Voter’s Guide: Three NC races to watch in the 2020 election


October 15 marks the start of early voting in North Carolina, and voters will turn out to vote for everything from the President of the United States to North Carolina’s Commissioner of Agriculture.

But as an education-focused organization, there are three breeds we follow most closely: Governor, Lieutenant Governor, and State Superintendent of Public Instruction.

Below, we break down the positions, the credentials they contain, some basic information about the candidates, and links to various media outlets where you can hear candidates’ views on a variety of issues for yourself.

To find your polling place, here is the official website of the State Board of Elections. To learn more about how to vote, see the article below.


On, the governor is described as the chief executive of North Carolina.

All of the following agencies report to him: “Administration, Commerce, Environmental Quality, Health and Human Services, Information Technology, Natural and Cultural Resources, Military and Veterans Affairs, Public Safety, Revenue, and Transportation.”

The website goes on to describe him as: “Serving as Commander-in-Chief of the State Militia; preside over the Council of State; convene special legislative sessions; enforce state laws; grant pardons, commute prison sentences and issue extradition warrants; adhere to interstate pacts; reorganize and consolidate state agencies under its direct control; exercise final authority over state expenditures and administer federal funds and loans; and delivering the annual state of the state address to a joint session of the legislature.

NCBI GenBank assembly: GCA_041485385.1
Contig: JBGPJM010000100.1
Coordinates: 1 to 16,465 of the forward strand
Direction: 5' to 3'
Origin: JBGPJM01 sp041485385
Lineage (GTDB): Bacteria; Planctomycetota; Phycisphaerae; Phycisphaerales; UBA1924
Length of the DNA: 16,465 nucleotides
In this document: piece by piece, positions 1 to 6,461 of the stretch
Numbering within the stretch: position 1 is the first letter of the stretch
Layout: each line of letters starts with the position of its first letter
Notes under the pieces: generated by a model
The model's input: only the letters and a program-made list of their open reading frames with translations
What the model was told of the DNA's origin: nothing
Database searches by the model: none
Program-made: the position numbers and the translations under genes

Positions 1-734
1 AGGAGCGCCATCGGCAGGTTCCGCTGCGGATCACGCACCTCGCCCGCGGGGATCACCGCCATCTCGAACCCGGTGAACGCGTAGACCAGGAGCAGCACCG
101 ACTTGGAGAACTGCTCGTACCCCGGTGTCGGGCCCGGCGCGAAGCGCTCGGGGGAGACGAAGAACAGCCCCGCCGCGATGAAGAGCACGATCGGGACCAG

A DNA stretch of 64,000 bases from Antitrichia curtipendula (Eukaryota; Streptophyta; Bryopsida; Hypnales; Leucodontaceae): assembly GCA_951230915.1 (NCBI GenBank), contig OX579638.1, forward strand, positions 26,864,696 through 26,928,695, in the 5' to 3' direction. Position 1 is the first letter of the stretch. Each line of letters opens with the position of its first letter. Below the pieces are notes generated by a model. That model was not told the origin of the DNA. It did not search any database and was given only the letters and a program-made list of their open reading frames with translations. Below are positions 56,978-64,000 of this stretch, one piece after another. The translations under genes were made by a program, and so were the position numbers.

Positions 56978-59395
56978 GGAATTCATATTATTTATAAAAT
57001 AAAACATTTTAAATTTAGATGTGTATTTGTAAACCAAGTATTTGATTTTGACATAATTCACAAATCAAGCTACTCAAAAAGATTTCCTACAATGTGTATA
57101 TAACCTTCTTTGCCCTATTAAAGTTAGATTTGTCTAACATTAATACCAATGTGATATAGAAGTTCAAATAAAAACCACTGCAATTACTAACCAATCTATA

The governor also has the power of the pen. He can sign legislation passed by the General Assembly into law, or he can veto legislation.

This can be particularly important when it comes to the state budget, which largely sets state priorities when it comes to a number of issues, including education. Education receives the largest share of the state budget.

The governor usually proposes his own budget which the General Assembly considers as both chambers formulate their own spending plans. Then, after the legislature passes a budget, the governor can approve or veto it.

Below, we provide more specific information on the two gubernatorial candidates.

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Democrat Roy Cooper (incumbent)

Governor Roy Cooper addresses the audience at the 2019 DRIVE conference. Robert Kinlaw/EducationNC

Who is he?

Cooper is a Democrat who first won the gubernatorial election in 2016. Prior to that, he served as the state’s attorney general since 2001. For more biography, visit the website of Cooper here.

Basic information


Email: [email protected]

Twitter: @RoyCooperNC

The money raised